We leave aside for the moment the question whether defendant made a timely objection to the court's exercise of its jurisdiction in the case and proceed to a consideration of the merits of defendant's claim. Defendant contends that the court was precluded from exercising its jurisdiction over the dispute because of the provisions of the Labor-Management Relations Act, 1947, 29 U.S.C.A. , c. 7.
That Act "pre-empts state and federal court jurisdiction to remedy conduct that is arguably protected or prohibited by the Act." Amalgamated Ass'n of St., E.R. & M.C. Emp. v. Lockridge , 403 U.S. 274, 276, 91 S. Ct. 1909, 1913, 29 L. Ed. 2d 473 (1971). If a timely objection is interposed in a labor relations case, a court must yield and not exercise its jurisdiction if the controversy is "arguably" subject to the jurisdiction of the National Labor Relations Board [Board] (San Diego Building Trades Council, etc. v. Garmon , 359 U.S. 236, 79 S. Ct. 773, 3 L. Ed. 2d 775 (1959); Amalgamated Ass'n of St. E.R. & M.C. Emp. v. Lockridge, supra) unless it appears that the Board has declined or would decline to assert jurisdiction.
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We agree with defendant that the controversy here -- whether plaintiff is entitled to be certified as the sole and exclusive bargaining agent of the employees involved and whether defendant is required to bargain collectively with plaintiff -- is within the jurisdiction of the Board. There is no provision in the Labor-Management Relations Act, 1947, exempting the employments here involved from its provisions. Cf. Johnson v. Christ Hospital, supra , 84 N.J. Super. at 545.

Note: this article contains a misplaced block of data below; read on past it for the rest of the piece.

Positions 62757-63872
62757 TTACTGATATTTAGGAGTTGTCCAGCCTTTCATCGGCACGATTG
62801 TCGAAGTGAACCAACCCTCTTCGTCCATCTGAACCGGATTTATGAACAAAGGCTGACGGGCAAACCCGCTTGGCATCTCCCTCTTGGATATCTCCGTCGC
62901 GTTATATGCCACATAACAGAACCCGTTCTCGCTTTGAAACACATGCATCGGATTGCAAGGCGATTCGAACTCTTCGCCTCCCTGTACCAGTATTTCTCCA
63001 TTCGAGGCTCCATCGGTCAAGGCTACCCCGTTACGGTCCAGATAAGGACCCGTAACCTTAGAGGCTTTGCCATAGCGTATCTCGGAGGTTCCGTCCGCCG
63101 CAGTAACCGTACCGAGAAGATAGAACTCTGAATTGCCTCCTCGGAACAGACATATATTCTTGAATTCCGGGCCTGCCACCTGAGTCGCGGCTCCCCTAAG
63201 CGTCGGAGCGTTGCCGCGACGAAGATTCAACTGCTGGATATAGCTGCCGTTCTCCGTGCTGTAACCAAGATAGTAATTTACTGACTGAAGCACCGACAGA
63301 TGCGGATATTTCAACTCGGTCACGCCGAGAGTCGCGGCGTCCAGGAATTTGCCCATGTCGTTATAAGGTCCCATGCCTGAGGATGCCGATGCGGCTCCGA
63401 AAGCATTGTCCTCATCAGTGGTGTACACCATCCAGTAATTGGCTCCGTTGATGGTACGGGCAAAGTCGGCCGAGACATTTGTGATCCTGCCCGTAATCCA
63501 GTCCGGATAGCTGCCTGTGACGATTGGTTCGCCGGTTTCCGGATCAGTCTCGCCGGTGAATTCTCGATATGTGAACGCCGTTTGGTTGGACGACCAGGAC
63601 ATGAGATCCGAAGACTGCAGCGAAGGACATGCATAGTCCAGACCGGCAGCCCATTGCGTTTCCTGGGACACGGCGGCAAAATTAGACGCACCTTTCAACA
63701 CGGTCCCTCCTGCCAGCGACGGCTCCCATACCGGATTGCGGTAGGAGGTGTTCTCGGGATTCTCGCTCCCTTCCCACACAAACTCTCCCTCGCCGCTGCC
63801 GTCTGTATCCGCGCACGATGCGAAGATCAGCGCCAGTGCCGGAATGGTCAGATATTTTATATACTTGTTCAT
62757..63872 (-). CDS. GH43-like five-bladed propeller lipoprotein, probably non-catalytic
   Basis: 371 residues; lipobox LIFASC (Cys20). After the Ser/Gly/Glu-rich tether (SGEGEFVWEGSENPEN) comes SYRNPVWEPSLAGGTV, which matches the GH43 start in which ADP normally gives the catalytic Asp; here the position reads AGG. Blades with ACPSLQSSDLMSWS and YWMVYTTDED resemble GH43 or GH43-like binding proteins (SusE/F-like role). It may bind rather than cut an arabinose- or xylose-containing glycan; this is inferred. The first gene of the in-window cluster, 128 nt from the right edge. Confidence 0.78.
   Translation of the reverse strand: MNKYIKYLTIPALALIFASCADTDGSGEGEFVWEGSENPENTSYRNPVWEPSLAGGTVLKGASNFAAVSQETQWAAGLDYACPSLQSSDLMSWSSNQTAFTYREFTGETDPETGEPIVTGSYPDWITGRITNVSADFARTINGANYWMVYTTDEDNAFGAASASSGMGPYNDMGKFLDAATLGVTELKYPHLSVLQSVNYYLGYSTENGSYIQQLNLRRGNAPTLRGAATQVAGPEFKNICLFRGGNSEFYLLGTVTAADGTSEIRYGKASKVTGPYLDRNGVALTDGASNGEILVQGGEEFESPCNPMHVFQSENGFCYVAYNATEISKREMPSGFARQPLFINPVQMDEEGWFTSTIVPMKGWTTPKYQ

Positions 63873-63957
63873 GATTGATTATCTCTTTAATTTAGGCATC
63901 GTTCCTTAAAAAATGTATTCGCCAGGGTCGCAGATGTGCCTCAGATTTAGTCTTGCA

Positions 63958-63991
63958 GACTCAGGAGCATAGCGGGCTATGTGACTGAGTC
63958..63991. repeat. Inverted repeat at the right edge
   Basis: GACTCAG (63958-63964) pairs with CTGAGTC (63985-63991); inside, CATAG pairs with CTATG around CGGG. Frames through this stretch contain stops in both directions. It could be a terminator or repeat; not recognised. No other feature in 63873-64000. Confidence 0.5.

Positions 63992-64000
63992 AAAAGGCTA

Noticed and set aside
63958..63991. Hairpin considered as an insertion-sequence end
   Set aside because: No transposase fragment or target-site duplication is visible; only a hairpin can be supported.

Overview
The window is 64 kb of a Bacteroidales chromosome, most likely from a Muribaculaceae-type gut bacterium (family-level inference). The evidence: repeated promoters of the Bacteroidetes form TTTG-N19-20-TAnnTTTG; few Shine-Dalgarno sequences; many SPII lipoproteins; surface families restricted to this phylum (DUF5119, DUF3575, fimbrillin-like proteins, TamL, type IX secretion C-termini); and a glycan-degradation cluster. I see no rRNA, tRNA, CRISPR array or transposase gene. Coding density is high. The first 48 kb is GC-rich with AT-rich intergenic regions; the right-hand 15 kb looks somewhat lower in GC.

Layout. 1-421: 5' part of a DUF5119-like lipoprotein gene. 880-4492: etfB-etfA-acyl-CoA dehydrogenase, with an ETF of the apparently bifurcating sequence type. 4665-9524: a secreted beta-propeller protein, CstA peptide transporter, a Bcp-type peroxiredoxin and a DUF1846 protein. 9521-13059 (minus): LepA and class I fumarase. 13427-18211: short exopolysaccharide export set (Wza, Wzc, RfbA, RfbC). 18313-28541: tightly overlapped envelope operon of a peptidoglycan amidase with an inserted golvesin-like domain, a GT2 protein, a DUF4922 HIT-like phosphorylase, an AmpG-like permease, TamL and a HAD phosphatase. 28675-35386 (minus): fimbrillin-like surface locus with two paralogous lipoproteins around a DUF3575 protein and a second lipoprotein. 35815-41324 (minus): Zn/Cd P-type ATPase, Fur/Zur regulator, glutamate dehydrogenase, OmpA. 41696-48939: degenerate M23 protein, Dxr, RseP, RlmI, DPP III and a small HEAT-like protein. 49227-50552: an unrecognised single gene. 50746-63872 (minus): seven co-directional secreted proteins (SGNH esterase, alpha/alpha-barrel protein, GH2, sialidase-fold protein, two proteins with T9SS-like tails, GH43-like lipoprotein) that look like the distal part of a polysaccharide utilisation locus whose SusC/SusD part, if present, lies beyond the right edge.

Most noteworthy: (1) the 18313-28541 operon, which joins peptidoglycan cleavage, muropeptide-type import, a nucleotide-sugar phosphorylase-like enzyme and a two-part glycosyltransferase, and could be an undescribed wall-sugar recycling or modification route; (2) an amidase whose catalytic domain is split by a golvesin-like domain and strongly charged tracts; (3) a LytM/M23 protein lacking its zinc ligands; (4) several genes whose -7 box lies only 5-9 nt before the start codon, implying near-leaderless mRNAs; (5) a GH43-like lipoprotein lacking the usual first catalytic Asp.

Further, we agree that in cases arguably within the jurisdiction of the Board, the question whether the Board would decline to assert jurisdiction is a matter for determination by it, not by a court. Radio & T.V. Broad Tech. v. Broadcast Serv. , 380 U.S. 255, 256, 85 S. Ct. 876, 877, 13 L. Ed 2d 789 (1965); Browning King Co. of N.Y. v. Local 195 , 34 N.J. Super. 13, 31-32 (App. Div. 1955).
That determination by the Board may be evidenced in several ways, the most obvious by a showing that the controversy presented to the court had previously been presented to the Board and that it had refused to take jurisdiction. Cf. Cooper v. Nutley Sun Printing Co., Inc., supra , 36 N.J. at 194.
Another method is to show that published jurisdictional standards, duly adopted by the Board, clearly establish that it would not take jurisdiction over the class of cases to which the subject controversy belongs. 48 Am. Jur. 2d, Labor and Labor Relations , § 431 at 315 (1970).